Other Galleries

The University of Maryland Art Gallery

The University of Maryland Art Gallery was established in 1966 and endowed with its first major collection of prints and drawings from Martin W. Brown. Initially housed in the Tawes Fine Arts Center, the Art Gallery moved into an expanded site located in the Art-Sociology Building (currenty Parren J. Mitchell Art-Sociology Building) in 1976. The nearly 4,500 objects that make up the Gallery's holdings are due in large part to the kindness of its supporters and donors over the past five decades. 
Since its founding, the Art Gallery has become a leading academic museum with one of the most varied university collections in the Greater Washington, D.C region. Masterpieces from the collection include works by John Baldessari, Lee Krasner, Honoré Daumier, Paul Reed, Rembrandt van Rijin, Maurice de Vlaminck, Andy Warhol, as well as art from diverse cultures in Africa, Asia, and South America.


The Phillips Collection / University of Maryland Partnership

The University of Maryland’s partnership with the Phillips Collection in Washington, D.C. is a collaborative approach to research, education, and innovation in art and design. Established in 2015, the partnership leverages the Phillips Collection’s strengths in programming, experimentation, and arts integration, as well as its exquisite art collection and its location in the heart of the nation’s capital to expand opportunities for UMD students and faculty, including programming, curriculum, and fellowships. Read more about this unique partnership here.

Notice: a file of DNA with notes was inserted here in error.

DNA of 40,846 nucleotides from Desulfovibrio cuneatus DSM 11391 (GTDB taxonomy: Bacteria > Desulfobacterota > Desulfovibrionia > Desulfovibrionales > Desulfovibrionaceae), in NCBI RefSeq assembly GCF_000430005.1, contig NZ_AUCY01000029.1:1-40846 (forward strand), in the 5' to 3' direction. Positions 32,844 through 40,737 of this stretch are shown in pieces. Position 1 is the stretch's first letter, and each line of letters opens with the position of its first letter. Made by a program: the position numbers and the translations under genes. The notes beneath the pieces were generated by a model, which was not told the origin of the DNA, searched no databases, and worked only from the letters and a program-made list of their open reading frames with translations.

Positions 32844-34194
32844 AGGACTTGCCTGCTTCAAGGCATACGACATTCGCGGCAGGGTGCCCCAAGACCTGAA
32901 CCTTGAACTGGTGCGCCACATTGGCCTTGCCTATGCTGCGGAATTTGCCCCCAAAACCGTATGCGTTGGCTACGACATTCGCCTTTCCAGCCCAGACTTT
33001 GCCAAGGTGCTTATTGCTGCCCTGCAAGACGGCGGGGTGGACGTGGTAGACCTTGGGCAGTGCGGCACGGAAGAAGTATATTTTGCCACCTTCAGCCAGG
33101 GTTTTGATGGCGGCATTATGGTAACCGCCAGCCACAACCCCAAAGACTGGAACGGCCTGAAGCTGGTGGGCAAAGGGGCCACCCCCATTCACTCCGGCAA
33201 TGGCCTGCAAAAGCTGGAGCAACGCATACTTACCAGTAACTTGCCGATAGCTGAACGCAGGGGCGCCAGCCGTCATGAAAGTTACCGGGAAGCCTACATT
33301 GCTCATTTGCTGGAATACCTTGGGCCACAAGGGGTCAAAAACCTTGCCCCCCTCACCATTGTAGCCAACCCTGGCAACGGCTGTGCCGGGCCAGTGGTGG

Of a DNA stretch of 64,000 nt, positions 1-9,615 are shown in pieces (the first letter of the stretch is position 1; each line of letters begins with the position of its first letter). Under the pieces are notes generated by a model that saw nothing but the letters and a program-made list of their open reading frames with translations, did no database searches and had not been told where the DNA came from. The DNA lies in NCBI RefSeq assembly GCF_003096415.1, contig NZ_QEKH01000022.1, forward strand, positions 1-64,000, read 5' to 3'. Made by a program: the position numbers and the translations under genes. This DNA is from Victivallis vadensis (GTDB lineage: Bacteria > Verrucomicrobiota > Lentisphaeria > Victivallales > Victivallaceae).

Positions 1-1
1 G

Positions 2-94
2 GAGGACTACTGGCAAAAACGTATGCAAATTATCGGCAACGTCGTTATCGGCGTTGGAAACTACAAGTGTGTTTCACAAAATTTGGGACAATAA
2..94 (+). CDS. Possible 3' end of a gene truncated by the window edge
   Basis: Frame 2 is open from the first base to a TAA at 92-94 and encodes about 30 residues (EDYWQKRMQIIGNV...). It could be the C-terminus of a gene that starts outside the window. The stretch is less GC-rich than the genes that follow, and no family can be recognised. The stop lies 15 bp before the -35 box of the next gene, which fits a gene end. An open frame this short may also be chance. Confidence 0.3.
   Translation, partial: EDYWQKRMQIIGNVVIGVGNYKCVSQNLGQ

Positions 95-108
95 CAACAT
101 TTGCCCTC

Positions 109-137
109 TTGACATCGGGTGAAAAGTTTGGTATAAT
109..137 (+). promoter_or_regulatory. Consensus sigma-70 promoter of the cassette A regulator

The David C. Driskell Center for the Study of the Visual Arts and Culture of African Americans and the African Diaspora at the University of Maryland, College Park, honors the legacy of David C. Driskell - Distinguished University Professor Emeritus of Art, Artist, Art Historian, Collector, Curator, and Philanthropist - by preserving the rich heritage of African American visual art and culture. Established in 2001, the Center provides an intellectual home for artists, museum professionals, art administrators, and scholars, who are interested in broadening the field of African Diasporic studies. The Driskell Center is committed to collecting, documenting, and presenting African American art as well as replenishing and expanding the field.


Stamp Gallery

The Stamp Gallery is dedicated to the exhibition of contemporary art with an emphasis on the work of emerging and mid-career artists. The gallery supports contemporary art that is challenging and/or academically engaging and that addresses broad community and social issues. Through meaningful exhibitions and programming the gallery offers an outside-of-the-classroom experiential learning opportunity. The gallery space can be used as a laboratory for emerging artists and curators to experiment and work through their ideas, emphasizing the importance of the process to contemporary artistic practice. The gallery serves by providing exhibitions of social responsibility and artistic substance, as well as by offering an educational forum in which dialogue between artist and viewer and art and community is encouraged.